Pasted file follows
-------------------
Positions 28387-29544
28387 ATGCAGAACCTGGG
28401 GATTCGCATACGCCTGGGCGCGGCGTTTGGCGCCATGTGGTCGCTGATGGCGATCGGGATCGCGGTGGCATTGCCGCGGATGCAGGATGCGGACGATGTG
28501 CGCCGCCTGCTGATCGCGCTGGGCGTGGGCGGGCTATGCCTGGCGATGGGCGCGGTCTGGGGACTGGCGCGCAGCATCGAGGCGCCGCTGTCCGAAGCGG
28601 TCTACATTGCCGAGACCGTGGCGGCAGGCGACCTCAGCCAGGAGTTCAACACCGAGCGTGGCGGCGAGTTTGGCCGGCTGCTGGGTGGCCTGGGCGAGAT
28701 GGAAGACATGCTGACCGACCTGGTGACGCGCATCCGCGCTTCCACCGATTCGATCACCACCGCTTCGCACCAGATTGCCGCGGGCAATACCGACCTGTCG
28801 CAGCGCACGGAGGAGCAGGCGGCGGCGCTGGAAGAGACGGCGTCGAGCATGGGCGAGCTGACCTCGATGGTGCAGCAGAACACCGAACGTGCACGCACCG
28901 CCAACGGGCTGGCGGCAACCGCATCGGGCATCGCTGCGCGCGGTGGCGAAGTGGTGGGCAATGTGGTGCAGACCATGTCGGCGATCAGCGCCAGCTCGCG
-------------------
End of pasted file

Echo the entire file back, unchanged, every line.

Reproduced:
Positions 28387-29544
28387 ATGCAGAACCTGGG
28401 GATTCGCATACGCCTGGGCGCGGCGTTTGGCGCCATGTGGTCGCTGATGGCGATCGGGATCGCGGTGGCATTGCCGCGGATGCAGGATGCGGACGATGTG
28501 CGCCGCCTGCTGATCGCGCTGGGCGTGGGCGGGCTATGCCTGGCGATGGGCGCGGTCTGGGGACTGGCGCGCAGCATCGAGGCGCCGCTGTCCGAAGCGG
28601 TCTACATTGCCGAGACCGTGGCGGCAGGCGACCTCAGCCAGGAGTTCAACACCGAGCGTGGCGGCGAGTTTGGCCGGCTGCTGGGTGGCCTGGGCGAGAT
28701 GGAAGACATGCTGACCGACCTGGTGACGCGCATCCGCGCTTCCACCGATTCGATCACCACCGCTTCGCACCAGATTGCCGCGGGCAATACCGACCTGTCG
28801 CAGCGCACGGAGGAGCAGGCGGCGGCGCTGGAAGAGACGGCGTCGAGCATGGGCGAGCTGACCTCGATGGTGCAGCAGAACACCGAACGTGCACGCACCG
28901 CCAACGGGCTGGCGGCAACCGCATCGGGCATCGCTGCGCGCGGTGGCGAAGTGGTGGGCAATGTGGTGCAGACCATGTCGGCGATCAGCGCCAGCTCGCG